•        Alleging that the Field Liaison Officers appointed by Eritrea were intelligence officers and refusing to allow field work to continue in Ethiopian territory, then failing to appoint ad hoc Field Liaison Officers within the prescribed time limit following the Commission’s Order of 9 February 2003 so as to allow field work to resume without further delay (January to February 2003); 

•        Failing to appoint new Field Liaison Officers for the remaining demarcation activities following the Commission’s Decision pursuant to Article 15B of the Demarcation Directions (July 2003 to March 2006);
•        Failing to provide assurances for the security of all demarcation personnel (August 2003 to the present); 

•        Failing to comment on maps which indicated the pillar locations in the Eastern Sector (September 2003);

•        Repeatedly refusing to authorize necessary flight requests lodged by the Chief Surveyor;

•        Eventually limiting the Commission’s field work to the Eastern Sector by statements that the ad hoc Field Liaison Officers would only be permitted to operate in the Eastern Sector; complaining to the Secretary-General of the United Nations of what Ethiopia termed “illegal, unjust and irresponsible decisions” of the Commission in respect of Badme and parts of the Central Sector, and proposing that the Security Council set up an alternative mechanism to demarcate the parts of the boundary it contested (September 2003);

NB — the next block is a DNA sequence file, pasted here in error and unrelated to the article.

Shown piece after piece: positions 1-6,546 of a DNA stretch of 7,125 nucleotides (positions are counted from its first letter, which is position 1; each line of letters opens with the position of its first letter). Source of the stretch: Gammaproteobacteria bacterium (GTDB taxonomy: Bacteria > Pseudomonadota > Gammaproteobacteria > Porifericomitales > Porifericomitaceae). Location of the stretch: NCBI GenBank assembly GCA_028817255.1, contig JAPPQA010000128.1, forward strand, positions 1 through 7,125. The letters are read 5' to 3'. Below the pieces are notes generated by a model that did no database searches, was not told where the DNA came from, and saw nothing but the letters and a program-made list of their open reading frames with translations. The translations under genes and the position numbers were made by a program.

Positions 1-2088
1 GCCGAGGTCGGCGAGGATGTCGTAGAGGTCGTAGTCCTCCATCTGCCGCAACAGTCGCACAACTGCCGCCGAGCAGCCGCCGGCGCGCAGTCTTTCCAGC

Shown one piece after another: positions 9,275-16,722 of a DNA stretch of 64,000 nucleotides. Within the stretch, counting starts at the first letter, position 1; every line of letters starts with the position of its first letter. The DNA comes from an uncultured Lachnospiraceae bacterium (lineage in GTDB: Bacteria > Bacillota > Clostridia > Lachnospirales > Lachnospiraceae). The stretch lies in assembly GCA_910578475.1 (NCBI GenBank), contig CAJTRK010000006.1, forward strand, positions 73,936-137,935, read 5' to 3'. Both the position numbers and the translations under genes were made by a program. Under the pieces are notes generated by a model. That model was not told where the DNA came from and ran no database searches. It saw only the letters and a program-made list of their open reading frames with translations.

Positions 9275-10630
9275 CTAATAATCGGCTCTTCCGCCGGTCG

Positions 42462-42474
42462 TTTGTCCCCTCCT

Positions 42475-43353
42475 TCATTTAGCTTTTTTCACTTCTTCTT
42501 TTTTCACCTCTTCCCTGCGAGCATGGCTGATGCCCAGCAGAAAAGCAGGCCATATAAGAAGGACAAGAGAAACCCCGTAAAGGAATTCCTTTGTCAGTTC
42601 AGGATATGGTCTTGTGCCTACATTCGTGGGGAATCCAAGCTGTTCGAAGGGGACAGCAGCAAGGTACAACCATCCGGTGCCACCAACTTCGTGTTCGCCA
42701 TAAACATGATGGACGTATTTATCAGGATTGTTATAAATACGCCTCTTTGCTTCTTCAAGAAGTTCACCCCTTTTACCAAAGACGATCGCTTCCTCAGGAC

•        Denouncing in that same letter the Commission’s Delimitation Decision by stating that it would only recognize the southern boundary of the Temporary Security Zone (“TSZ”) as the international boundary; failing to provide assurances for the security of the contractors selected for the emplacement and as-built survey of the boundary pillars (September to October 2003); 

•        Rejecting the Commission’s invitation to attend a meeting on 5 November 2003, claiming that the notice was too short and that there was no likelihood of anything being achieved (October 2003);

•        Refusing to permit any work to be carried out by the Commission’s field staff in the Western and Central Sectors until the boundary in the Eastern Sector had been demarcated and subject to Ethiopia’s approval of the Commission’s method of demarcation (November 2003);

•        Failing to make prompt payment of its share of the Commission’s expenses (February 2004 to February 2005);